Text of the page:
It is true that the changing ideologies of a society have the power over what is depicted on screen and how it is depicted but another truth is the fact that the patriarchal undercurrents in our society are still the same. Women are still depicted in a way that caters to the male gaze. Women are still categorised and this has been achieved through song and dance sequences, through various forms of dress and through stereotypical images. All these factors help to compartmentalise women, turn them into a fetish leaving no room for the real woman to be depicted on screen.
A cursory glance on the history on Hindi cinema and the changing trends of society and cinema leads one to believe that Bollywood has progressed over time in terms of depiction of women. Globalization and western culture has had a strong influence and a huge impact on the content films, the locations where they are shot and even the settings. But a closer examination of the films reveal that indeed there has been progress, but only in terms of technological devices that are used for special effects, locations as in they are more scenic, the films have begun to represent N.R.Is, the speech has westernised, the dresses have a modern influence and the entire aspect of film making and marketing has becoming more commercial and corporate like. It has truly become an Industry, a business.
Women are still depicted or portrayed in the old moulds of feminity. Heroines are westernised, as is everything around them, but this has resulted in turning a woman into a commodity that needs to be made a spectacle of so that the film can sell well. The western influence and modernisation has led to more skin show in order to make the film commercially viable as it is now sold to Indian as well as western audiences.
Mythology, religion, notions and ideas about family and tradition, cultural ethos, all of these strongly influence Bollywood and consequently the representation of women on screen. But one must understand that all these values that dictate the trends of Bollywood are ruled and dominated by the premise of patriarchy and therefore women are represented in a manner which is submissive to these values and therefore subject to control by men. “The women are shown in subordinate roles, upholding traditional values. They represent the community and are seen as repository of community values. Women authenticate a national/cultural identity. The body of the woman is the carrier of cultural signs. Symbols of marriage like the mangalsutra, sindoor etc. are fetishized.”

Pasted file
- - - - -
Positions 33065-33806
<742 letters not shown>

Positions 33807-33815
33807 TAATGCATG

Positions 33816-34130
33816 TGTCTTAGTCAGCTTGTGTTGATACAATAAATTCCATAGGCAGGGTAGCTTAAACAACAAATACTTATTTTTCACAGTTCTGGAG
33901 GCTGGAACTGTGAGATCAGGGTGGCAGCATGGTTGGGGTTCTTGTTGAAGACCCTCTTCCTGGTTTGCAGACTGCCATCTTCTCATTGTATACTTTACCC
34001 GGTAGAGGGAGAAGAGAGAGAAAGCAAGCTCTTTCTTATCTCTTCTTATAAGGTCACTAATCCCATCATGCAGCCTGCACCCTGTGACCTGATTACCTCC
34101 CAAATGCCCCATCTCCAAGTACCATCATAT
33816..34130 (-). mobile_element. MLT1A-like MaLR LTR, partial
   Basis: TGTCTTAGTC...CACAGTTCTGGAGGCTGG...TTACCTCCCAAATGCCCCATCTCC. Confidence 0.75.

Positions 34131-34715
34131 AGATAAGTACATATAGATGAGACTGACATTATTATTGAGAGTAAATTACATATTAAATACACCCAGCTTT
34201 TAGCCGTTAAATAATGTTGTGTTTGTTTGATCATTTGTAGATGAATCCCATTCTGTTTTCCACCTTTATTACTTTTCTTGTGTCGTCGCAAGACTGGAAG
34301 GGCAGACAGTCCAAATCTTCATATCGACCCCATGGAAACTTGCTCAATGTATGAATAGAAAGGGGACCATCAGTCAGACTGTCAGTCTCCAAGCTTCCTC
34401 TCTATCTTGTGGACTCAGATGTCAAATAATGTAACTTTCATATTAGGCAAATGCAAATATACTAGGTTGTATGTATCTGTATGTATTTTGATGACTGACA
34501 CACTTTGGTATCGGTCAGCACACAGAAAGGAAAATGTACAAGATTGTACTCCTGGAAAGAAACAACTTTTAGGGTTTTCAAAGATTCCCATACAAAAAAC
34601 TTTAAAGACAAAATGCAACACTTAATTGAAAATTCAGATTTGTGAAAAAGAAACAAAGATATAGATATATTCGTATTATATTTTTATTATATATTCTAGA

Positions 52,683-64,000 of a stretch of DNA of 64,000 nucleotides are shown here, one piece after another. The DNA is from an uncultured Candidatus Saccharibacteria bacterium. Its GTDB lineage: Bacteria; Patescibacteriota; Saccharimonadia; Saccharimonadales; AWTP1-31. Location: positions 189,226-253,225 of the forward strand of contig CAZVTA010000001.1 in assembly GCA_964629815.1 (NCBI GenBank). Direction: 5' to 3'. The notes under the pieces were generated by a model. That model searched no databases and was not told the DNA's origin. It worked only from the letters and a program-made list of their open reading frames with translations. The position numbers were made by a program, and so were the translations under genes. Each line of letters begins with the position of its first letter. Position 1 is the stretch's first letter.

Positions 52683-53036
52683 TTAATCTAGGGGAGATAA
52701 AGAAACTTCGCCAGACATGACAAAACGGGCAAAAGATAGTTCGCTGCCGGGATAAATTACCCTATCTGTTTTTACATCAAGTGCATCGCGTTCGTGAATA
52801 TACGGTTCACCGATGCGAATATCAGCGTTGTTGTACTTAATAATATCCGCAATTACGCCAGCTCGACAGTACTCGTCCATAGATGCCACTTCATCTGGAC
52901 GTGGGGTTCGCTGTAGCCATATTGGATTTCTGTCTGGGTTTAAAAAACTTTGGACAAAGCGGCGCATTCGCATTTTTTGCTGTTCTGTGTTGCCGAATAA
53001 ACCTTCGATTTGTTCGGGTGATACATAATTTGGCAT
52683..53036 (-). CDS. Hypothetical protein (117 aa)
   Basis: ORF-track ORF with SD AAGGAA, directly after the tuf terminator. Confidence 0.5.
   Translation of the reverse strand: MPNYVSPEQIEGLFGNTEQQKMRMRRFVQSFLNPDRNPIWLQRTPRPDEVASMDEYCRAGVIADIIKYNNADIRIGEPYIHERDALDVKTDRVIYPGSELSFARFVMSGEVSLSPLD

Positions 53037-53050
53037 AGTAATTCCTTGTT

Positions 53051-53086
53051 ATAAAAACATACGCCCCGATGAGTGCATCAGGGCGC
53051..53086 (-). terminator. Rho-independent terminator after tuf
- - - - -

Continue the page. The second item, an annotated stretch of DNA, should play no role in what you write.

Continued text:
Women are represented as prototypes, one dimensional characters as daughters, wives, daughter-in-law, courtesan, lover, widow. Such stereotypes have no personal traits, no substance in terms of character and temperament; they only exist in relation to men, to heroes on screen. They are there as foils to the male characters so as to highlight their characteristics. Feminity as it is outlined by the premise of patriarchy is more often than not adhered to in Indian films.
However, through an analysis of new emerging trends in Bollywood cinema as well as the parallel cinema, it becomes clearly visible that some women break this mould. There are films that portray women in bold and strong characters and sometimes even as individuals but such films are not very successful commercially. And also the answer to the question whether women in Hindi cinema are constructed so as to attract male gaze remains yes because even in those films, the heroines who played the bold, strong and individual characters were good looking and attractive, they were used in various song and dance sequences and were objectified through the use of costumes and other cinematic tools.